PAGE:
English English language Etymology Usage Word origin

Smart talk

Q: I’m curious about how “smart” came to mean intelligent as well as stylish. Which came first?

A: The adjective “smart” has meant fashionable since the 1700s and intelligent since the 1500s, but it’s meant painful much, much longer—since Anglo-Saxon days.

When the adjective first showed up, according to the Oxford English Dictionary, it meant biting or stinging, like the pain from a rod or whip. The verb “smart” (to hurt or sting) appeared about the same time.

The earliest example of the adjective in the OED is from Sermo ad Populum Dominicis Diebus, an Old English homily: “Ic wylle swingan eow mid þam smeartestum swipum” (in Modern English, “I want to beat you with that smart whip”).

Although “smart” can still mean painful (“a smart slap in the face”), it’s used more often these days in the sense of intelligent, fashionable, neat, impertinent, or technically advanced (like a smart phone or a smart missile).

Some standard dictionaries describe the intelligent sense as chiefly American and the neat sense as chiefly British, though both usages can be heard on either side of the Atlantic.

Middle English writers widened the original painful sense of the adjective to include mental as well as physical pain.

In The Book of the Duchess (1369), for example, Chaucer writes: “Hym thought hys sorwes were so smerte” (“He thought his sorrows were so smart”).

Around the same time, the adjective took on a new sense—fast, rapid, brisk. Why? We haven’t seen an explanation, but it could be because the sting of a whip prompts a riding horse or a draft animal to speed up.

The earliest OED example of this speedy sense is from an English law, written sometime before 1325, that discusses novel disseisin, an old legal remedy to recover dispossessed lands:

“Þer nis no writ … ware-þoru þe plaintifs habbez smarttere riȝt þane þoru þe writ of nouele disseisine” (“There is no writ through which plaintiffs have faster justice than through the writ of novel disseisin”).

Later in the 1300s, the adjective “smart” came to mean lively, active, or prompt. And by the start of the 1400s, it meant forward, impudent, cheeky, or pert.

As you can see, the sense of being quick of foot was quickly evolving to mean quick of mind. By the 1570s, according to OED citations, the evolution was complete.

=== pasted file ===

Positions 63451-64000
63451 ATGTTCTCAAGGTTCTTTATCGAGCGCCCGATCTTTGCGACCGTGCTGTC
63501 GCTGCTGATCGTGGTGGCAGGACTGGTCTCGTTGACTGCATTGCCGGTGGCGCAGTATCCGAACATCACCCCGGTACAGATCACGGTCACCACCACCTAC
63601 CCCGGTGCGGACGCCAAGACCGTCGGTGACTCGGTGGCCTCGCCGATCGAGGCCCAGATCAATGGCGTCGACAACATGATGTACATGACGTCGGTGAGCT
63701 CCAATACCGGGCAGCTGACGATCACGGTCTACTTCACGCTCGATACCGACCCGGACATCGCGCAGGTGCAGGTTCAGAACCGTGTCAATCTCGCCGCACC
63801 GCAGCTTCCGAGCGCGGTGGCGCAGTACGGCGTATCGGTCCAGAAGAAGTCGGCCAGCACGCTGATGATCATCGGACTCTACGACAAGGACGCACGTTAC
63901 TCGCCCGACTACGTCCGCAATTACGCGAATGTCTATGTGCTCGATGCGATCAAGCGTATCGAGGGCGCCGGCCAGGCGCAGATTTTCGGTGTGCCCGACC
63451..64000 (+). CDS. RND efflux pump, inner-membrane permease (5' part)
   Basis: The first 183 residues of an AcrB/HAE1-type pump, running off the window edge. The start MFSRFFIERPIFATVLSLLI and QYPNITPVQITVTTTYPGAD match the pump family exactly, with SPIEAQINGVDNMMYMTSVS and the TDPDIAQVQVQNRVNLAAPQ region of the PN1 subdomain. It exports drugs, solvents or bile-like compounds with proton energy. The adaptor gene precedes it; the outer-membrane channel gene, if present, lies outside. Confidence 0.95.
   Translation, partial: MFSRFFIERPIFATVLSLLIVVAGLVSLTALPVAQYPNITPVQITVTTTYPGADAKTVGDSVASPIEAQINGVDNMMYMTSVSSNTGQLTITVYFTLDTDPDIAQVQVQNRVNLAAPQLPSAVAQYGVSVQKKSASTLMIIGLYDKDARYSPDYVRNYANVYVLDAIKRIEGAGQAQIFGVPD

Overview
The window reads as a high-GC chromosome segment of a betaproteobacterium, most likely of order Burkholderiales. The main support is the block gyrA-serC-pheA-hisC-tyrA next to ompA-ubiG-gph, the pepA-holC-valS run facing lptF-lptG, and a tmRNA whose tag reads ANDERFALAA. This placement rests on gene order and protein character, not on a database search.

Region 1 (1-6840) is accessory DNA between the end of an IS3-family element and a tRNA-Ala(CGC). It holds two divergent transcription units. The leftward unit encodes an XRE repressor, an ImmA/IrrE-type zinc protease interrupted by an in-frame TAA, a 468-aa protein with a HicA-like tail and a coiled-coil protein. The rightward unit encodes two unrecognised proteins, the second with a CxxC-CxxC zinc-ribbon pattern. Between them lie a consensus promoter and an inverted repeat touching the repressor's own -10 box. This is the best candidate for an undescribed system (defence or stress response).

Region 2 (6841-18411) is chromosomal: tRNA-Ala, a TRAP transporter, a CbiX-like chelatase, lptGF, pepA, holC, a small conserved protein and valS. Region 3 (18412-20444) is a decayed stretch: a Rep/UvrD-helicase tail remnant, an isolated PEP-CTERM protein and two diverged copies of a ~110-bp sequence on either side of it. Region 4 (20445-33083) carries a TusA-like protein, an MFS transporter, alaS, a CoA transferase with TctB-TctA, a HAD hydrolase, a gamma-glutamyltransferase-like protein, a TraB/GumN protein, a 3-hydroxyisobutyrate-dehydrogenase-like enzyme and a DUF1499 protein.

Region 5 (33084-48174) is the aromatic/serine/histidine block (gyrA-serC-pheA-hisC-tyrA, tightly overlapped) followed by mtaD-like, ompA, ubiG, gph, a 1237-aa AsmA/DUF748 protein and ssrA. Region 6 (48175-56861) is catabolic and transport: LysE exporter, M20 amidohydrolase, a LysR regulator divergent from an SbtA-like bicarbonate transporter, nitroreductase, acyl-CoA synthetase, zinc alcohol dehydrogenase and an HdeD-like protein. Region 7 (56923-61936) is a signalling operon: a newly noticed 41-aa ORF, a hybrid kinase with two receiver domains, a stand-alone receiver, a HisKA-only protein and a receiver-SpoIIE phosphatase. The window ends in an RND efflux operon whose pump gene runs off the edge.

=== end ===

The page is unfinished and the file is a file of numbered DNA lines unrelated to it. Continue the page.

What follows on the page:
The dictionary’s first example of “smart” used to mean intelligent is from a 1571 poem by the Scottish ballad writer Robert Sempill: “Smart in my schuitting [shooting] & singular in my Science.”

This later example is from Argenis, a 1628 book by the Scottish satirist John Barclay: “For he, a smart young man, and of great iudgement … held vp the Kings side.”

In the early 1700s, the adjective took on the sense of neat and stylish. The OED’s first citation, referring to a stylish wig, is from The Lying Lover, a 1704 comedy by the Irish writer Richard Steele: “What shall I do for Powder for this smart Bob.”

In a few years, “smart” was being used in the sense of fashionable, elegant, and sophisticated. The first example in the OED is from a description of a painting in the March 27, 1719, issue of the Free-Thinker:

“In the rising Scale is a Cluster of smart Men, in tawdry Dresses, with little Rapiers, cocked Hats, and tied Wigs; holding divers Sorts of Mathematical instruments.”

In this better-known example, from Jane Austen’s novel Sense and Sensibility (1811), Edward Ferrars is speaking to Mrs. Dashwood:

“I always preferred the church as I still do. But that was not smart enough for my family. They recommended the army. That was a great deal too smart for me.”

So how did an adjective meaning painful and intelligent come to mean fashionable?

Our guess is that it might have evolved along the lines of “cute,” an abbreviated version of “acute” that progressed from clever, sharp, and shrewd to attractive, pretty, and charming.

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